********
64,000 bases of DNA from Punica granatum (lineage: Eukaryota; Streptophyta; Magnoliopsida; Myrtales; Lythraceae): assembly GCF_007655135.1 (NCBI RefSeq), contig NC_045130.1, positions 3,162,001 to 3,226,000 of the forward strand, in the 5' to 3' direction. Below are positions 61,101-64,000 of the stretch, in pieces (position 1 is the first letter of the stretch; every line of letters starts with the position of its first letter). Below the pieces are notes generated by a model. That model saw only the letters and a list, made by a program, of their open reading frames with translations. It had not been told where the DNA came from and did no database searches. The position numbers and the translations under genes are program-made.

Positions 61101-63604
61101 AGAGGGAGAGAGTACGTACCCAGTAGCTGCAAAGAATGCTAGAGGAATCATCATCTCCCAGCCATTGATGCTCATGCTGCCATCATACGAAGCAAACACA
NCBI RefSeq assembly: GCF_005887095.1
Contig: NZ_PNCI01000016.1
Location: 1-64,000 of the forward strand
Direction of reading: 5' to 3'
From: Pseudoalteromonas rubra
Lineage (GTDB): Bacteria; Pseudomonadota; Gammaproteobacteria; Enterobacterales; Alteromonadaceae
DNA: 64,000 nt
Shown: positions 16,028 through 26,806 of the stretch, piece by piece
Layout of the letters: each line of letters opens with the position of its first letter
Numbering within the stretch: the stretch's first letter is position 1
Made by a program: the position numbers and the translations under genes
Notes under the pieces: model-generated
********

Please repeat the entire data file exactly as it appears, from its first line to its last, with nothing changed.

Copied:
64,000 bases of DNA from Punica granatum (lineage: Eukaryota; Streptophyta; Magnoliopsida; Myrtales; Lythraceae): assembly GCF_007655135.1 (NCBI RefSeq), contig NC_045130.1, positions 3,162,001 to 3,226,000 of the forward strand, in the 5' to 3' direction. Below are positions 61,101-64,000 of the stretch, in pieces (position 1 is the first letter of the stretch; every line of letters starts with the position of its first letter). Below the pieces are notes generated by a model. That model saw only the letters and a list, made by a program, of their open reading frames with translations. It had not been told where the DNA came from and did no database searches. The position numbers and the translations under genes are program-made.

Positions 61101-63604
61101 AGAGGGAGAGAGTACGTACCCAGTAGCTGCAAAGAATGCTAGAGGAATCATCATCTCCCAGCCATTGATGCTCATGCTGCCATCATACGAAGCAAACACA
NCBI RefSeq assembly: GCF_005887095.1
Contig: NZ_PNCI01000016.1
Location: 1-64,000 of the forward strand
Direction of reading: 5' to 3'
From: Pseudoalteromonas rubra
Lineage (GTDB): Bacteria; Pseudomonadota; Gammaproteobacteria; Enterobacterales; Alteromonadaceae
DNA: 64,000 nt
Shown: positions 16,028 through 26,806 of the stretch, piece by piece
Layout of the letters: each line of letters opens with the position of its first letter
Numbering within the stretch: the stretch's first letter is position 1
Made by a program: the position numbers and the translations under genes
Notes under the pieces: model-generated